One brother is consumed by prison cells for murders he didn’t commit. Unfortunately, Tshiamo and Lerato find themselves being pawns of men with greed in their genes. At the end, his loathed lover becomes a victim of preying deeds.
Although he was dating Lerato, loneliness seemed to have found a habitat in the surface of his heart. Dusk of his life was filled with conceited lies and his nurture opposed his nature. Being told to man up whilst he was a darling drag at heart. Having to herd cows when he was supposed to be pampering himself, cleaning dung while having to be discreet about his sacred gay being.
One could tell by the way he held the shovel that those hands were not built for hard labour.
But he had to walk on haunches to avoid societal shame. Growing up in the villages was the biggest curse of his life. Having to face gender scrutiny, dating people of the opposite sex just to satisfy society and its toxic manual. He would regard being in this pricking society as being woken up by the annoying sound of an ancient rusty clock. Always being told a man doesn’t cry hence he couldn’t grieve the loss of his parents.
He couldn’t make peace with the demise of his parents because he suspected foul play. The fact that his parents suffocated from butane gas raises a lot of suspicions on its own. They were the unsung heroes of his world because they never complained when he begged for dolls instead of cars, skirts instead of pants. But to his brothers this was taboo.
“A man who imitates women is disgusting,” they said.
He suffered that stigma his entire life.
After his parents’ death his life changed tremendously and he was treated like an outcast. They were a family of six brothers left and he was the last born, the black sheep. As time tossed its horn towards the hour of depression, his life started to be demolished. He started dancing around the furnace of drugs with two left feet, that wasn’t quite good for his aura.
“God, if you brought me into this world for my life to be a circus, why don’t you take me?” he thought.
A conniving voice inside his head would say, “God hates you, don’t you see this is a premeditated deed?”
The poor soul would wallow in self-pity, crying his lungs out. He attempted suicide without any breakthrough.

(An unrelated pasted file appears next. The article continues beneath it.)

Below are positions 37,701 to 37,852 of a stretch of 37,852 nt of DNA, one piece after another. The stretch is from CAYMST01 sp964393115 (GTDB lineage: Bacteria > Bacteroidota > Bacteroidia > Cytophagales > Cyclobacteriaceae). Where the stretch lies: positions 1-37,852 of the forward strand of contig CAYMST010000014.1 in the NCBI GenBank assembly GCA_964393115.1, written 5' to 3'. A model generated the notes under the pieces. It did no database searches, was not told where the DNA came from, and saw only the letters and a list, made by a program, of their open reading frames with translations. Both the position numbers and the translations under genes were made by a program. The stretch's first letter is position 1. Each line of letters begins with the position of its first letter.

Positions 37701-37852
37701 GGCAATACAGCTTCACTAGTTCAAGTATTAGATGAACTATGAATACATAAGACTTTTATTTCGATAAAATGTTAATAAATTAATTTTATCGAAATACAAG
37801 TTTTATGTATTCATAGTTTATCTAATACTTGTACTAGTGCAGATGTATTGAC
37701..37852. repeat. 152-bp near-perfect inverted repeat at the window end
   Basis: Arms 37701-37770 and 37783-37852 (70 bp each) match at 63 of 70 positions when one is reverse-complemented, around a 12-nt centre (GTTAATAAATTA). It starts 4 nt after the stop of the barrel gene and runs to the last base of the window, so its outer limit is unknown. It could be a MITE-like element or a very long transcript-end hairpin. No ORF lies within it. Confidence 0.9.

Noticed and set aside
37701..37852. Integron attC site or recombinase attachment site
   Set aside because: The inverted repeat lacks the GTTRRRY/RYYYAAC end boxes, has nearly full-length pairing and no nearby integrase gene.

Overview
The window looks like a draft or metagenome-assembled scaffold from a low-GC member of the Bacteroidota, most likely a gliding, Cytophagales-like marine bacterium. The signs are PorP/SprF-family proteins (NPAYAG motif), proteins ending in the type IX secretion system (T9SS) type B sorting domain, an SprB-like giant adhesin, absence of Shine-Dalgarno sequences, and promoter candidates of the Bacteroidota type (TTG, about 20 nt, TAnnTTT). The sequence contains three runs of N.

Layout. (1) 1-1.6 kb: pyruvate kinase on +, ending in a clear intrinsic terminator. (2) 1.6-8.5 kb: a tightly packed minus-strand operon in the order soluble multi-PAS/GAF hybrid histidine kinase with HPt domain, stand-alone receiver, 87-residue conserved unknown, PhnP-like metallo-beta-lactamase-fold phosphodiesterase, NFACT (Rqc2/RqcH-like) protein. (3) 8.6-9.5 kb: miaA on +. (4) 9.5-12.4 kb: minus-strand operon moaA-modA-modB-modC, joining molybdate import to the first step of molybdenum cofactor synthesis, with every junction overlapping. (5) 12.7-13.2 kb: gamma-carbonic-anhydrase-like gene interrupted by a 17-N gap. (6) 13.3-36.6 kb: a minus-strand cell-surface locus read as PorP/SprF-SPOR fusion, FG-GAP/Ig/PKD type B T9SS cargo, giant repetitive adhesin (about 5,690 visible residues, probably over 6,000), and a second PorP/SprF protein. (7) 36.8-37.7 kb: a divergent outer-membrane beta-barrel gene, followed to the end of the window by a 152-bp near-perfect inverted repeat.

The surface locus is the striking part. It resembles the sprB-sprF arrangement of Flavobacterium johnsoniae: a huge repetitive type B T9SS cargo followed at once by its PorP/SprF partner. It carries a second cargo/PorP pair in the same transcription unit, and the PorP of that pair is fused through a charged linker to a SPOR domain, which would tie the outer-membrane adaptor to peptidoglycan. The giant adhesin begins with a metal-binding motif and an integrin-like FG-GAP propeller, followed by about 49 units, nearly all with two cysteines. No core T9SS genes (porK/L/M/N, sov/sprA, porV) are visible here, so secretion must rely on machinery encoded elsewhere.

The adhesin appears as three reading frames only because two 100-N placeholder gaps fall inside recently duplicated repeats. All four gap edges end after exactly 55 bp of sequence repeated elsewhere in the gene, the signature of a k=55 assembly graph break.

“God wants to keep me in this world just to punish me,” he thought.
One intoxicated night he caught himself in a huge dilemma. His four brothers took turns in raping him while the older brother was out cohabiting on the other side of town. He was his only pillar left and he would have helped him fight this injustice.
“We don’t raise demons so take this as gender correction.”
Those words constantly played inside his mind. He was left to stitch his wings as his life shattered before his eyes.
He and Lerato plotted against the four Moloi brothers and hell seemed to have fury. This incident torched his conscience and he never wanted to see the guts of his brothers. The family never saw eye to eye again.
A few weeks later the river became a safe place for his empty thoughts. As he knocked on Lerato’s door with sadness written on his eyes, Lerato could not help but feel sorry for him before he could utter any word.
“Those bastards raped me and they didn’t care whether blood was thicker than water,” Tshiamo wept.
“Whoa! Who?” Lerato asked.
“My so-called devil brothers,” Tshiamo said.
“What! Why would they do that?” Lerato asked, in utter shock.
“They said being gay is demonic and they don’t want to be contaminated. You wanna know how I am going to retaliate? I’m going to cut their penises off and feed them to them!” he yelled.
Days went by and Tshiamo couldn’t recognise the person frowning in the mirror any more.
But he was led by vengeance, and terror was now his second name. The devil’s raw stench.
Tell us: Do you think he should take revenge?